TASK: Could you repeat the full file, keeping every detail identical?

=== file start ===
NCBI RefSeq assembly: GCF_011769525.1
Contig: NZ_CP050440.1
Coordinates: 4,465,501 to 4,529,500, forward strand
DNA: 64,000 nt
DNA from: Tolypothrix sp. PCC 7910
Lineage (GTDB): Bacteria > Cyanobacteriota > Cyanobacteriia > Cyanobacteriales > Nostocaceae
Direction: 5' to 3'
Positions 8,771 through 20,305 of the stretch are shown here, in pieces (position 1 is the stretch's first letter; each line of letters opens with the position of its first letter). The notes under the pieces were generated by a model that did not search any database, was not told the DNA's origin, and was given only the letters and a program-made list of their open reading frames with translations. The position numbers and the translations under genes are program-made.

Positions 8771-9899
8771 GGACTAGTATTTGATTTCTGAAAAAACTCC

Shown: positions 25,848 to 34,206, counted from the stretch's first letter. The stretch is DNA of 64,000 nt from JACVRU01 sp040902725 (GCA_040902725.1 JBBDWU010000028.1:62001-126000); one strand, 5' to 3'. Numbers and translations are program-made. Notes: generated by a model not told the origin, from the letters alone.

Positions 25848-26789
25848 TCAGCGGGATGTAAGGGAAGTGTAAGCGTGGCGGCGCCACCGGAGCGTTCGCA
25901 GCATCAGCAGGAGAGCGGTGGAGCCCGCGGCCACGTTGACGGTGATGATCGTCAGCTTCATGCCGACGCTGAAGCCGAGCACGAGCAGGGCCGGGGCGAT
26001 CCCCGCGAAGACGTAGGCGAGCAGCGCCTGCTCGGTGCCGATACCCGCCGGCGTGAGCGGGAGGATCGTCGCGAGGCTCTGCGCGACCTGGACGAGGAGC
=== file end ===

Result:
NCBI RefSeq assembly: GCF_011769525.1
Contig: NZ_CP050440.1
Coordinates: 4,465,501 to 4,529,500, forward strand
DNA: 64,000 nt
DNA from: Tolypothrix sp. PCC 7910
Lineage (GTDB): Bacteria > Cyanobacteriota > Cyanobacteriia > Cyanobacteriales > Nostocaceae
Direction: 5' to 3'
Positions 8,771 through 20,305 of the stretch are shown here, in pieces (position 1 is the stretch's first letter; each line of letters opens with the position of its first letter). The notes under the pieces were generated by a model that did not search any database, was not told the DNA's origin, and was given only the letters and a program-made list of their open reading frames with translations. The position numbers and the translations under genes are program-made.

Positions 8771-9899
8771 GGACTAGTATTTGATTTCTGAAAAAACTCC

Shown: positions 25,848 to 34,206, counted from the stretch's first letter. The stretch is DNA of 64,000 nt from JACVRU01 sp040902725 (GCA_040902725.1 JBBDWU010000028.1:62001-126000); one strand, 5' to 3'. Numbers and translations are program-made. Notes: generated by a model not told the origin, from the letters alone.

Positions 25848-26789
25848 TCAGCGGGATGTAAGGGAAGTGTAAGCGTGGCGGCGCCACCGGAGCGTTCGCA
25901 GCATCAGCAGGAGAGCGGTGGAGCCCGCGGCCACGTTGACGGTGATGATCGTCAGCTTCATGCCGACGCTGAAGCCGAGCACGAGCAGGGCCGGGGCGAT
26001 CCCCGCGAAGACGTAGGCGAGCAGCGCCTGCTCGGTGCCGATACCCGCCGGCGTGAGCGGGAGGATCGTCGCGAGGCTCTGCGCGACCTGGACGAGGAGC